This post is a broader follow-up to the previous post specifically about Common Weight Loss Misconceptions.
Here, we take the idea beyond just weight loss and into overall fitness.
#1 Proper Form Will Just Happen
A lot of people seem to be under the impression that proper movement patterns are of secondary concern to lifting more weight. “My form needs work, but I hit a new PR!” is a far more common sentiment than I would have ever imagined (if you don’t believe me, just search fitness-related terms on instagram for 5 minutes).
If your only concern is “killing it” in the gym with no regard to the long-term health of your muscles and joints, then I guess proper form can come second. But I don’t imagine that’s why you are reading this article. #context
Proper form only comes when you put it there. End of story.
Sure, some movements are more intuitive and easy than others, but some require a lot of practice, awareness, and even coaching (like the squat and deadlift).
Do not “learn” an exercise, get it “meh,” and then start upping the weight assuming that the kinks will work themselves out. They won’t. Chances are, they’ll stay exactly the same and, eventually, lead to injury.
#2 Squatting is Bad For Your Knees
Squatting is not bad for your knees; squatting poorly is bad for your knees. But so is kneeling down poorly, getting into and out of a car poorly, sitting on the toilet poorly, plopping on the couch with your legs all weird and tucked. But squatting? Nope. Your body is meant to squat.
To be clear, though, this does not mean your body is necessarily ready to squat. If you’ve spent years conditioning yourself to only sit in the unnatural position that chairs force on you—like so many of us have and continue to—then squatting to full depth with weight on your back is not something I would recommend immediately. You may have to work on some mobility and flexibility first, but the squat itself is not bad for your knees.
#3 Lift With Your Knees
I hear this one a lot. The thing is, it’s almost right, but not quite. I think it stems from incorrectly assuming that the opposite “don’t lift with your back” is “do lift with your knees.”
Don’t lift with your back is solid advice, but it’s incorrect to move the burden down to the knees. Lifting with your legs is a little more accurate, but it’s still not completely there.
What you should be doing is lifting with your hips.
This means that the lower back (and upper back, for that matter) remains still in relation to your pelvis, and the movement is relegated to the joints where your femurs (thigh bones) meet the pelvis. This utilizes a massive system that’s comprised of large bones and many muscles (including the glutes—the body’s most massive muscle group) rather than relying on the tiny vertebrae of the lumbar spine or the knee joint.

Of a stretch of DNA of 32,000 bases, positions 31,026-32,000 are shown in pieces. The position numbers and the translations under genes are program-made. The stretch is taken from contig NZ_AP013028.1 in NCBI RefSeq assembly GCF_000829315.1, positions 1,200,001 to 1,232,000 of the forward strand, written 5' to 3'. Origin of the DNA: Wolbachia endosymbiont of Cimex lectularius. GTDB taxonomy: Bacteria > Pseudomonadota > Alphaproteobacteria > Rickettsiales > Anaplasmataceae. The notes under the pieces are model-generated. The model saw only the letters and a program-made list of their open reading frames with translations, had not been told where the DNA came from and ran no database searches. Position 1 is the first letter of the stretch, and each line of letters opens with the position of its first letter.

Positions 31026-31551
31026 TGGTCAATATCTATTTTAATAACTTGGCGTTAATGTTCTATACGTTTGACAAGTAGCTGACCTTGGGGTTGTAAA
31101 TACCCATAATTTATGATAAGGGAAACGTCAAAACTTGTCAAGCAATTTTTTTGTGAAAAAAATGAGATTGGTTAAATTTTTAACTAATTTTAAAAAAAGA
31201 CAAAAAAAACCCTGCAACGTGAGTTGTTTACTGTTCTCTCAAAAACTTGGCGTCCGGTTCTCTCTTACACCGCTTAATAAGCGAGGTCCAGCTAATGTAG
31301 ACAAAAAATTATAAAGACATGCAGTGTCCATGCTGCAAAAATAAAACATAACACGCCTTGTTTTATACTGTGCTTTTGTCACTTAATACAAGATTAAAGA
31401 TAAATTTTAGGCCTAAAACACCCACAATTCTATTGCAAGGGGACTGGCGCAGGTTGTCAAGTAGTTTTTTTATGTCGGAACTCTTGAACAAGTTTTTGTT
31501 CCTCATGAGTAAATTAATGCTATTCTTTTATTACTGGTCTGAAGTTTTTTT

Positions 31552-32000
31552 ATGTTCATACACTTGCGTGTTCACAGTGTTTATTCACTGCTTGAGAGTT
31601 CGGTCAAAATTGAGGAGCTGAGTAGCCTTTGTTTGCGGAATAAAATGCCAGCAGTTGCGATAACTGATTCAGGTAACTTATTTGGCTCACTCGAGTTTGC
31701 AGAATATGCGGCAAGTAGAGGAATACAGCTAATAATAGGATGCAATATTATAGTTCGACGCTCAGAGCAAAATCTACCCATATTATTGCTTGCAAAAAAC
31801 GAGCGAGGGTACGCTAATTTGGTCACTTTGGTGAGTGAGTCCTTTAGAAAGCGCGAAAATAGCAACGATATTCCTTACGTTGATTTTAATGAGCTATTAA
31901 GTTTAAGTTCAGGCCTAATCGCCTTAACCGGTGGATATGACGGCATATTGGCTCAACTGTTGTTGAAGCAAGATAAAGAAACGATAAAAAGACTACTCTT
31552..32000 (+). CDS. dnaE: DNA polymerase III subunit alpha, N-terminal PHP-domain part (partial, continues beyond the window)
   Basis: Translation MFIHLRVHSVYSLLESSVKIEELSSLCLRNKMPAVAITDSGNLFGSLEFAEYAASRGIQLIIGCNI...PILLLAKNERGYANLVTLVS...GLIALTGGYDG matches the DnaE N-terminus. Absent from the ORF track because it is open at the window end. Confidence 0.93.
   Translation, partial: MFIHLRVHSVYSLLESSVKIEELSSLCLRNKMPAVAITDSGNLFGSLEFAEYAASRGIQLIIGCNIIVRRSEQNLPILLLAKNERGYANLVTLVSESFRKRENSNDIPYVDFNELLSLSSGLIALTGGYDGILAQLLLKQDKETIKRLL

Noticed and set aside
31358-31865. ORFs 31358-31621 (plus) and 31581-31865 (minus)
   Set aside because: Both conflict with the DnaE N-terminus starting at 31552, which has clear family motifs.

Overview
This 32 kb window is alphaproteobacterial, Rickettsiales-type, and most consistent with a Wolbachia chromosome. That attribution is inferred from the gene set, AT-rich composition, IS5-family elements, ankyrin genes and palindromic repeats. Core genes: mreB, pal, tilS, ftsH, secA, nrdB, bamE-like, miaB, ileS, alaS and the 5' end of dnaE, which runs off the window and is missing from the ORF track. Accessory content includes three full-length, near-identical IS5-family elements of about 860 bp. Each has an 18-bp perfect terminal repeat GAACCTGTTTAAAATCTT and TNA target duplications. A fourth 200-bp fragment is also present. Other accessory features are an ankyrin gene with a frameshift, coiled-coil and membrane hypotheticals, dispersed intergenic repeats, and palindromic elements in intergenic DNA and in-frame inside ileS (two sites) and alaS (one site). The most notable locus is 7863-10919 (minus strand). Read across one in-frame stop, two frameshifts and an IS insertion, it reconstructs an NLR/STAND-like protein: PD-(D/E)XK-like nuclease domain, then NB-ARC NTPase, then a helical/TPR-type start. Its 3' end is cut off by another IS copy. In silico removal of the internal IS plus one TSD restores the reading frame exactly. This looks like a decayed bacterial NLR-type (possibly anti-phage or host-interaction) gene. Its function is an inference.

Your knees will move in order to help you change position (you know, from “person who’s about to lift something” to “person who just lifted something”), but the burden of the weight will be on the hips.
#4 Eat Six Small Meals A Day
I’m not 100% sure where this one came from, but my guess is that it gained traction due to an over-reliance on carbohydrates in the diet. The theory goes that you need to eat six small meals a day in order to “keep your metabolism stoked.” Bupkis.
In the context of the Standard American Diet (appropriately abbreviated SAD in many cases), this may appear to make sense as the over-emphasis of carbohydrate-rich foods is likely to cause swings in blood sugar (you eat and it goes way up, then it’s cleared and goes way back down). But even then, it’s less “keeping your metabolism stoked” and more “making sure the crazy blood sugar swings you get from eating the garbage we’re telling you to eat don’t get too out of control...by eating said garbage more frequently.”
If you’re switching from eating several small meals to eating 3 (or even 2) larger ones, it might be a little rough at first. But once you have everything with your nutrition dialed in terms of food choices, you’ll notice your hunger signals changing. You will no longer get hangry or have large, distracting hunger pangs. You’ll likely stop experiencing light-headedness or small headaches that come with low blood sugar. Hunger will simply be a signal to your body that it might be time to eat something.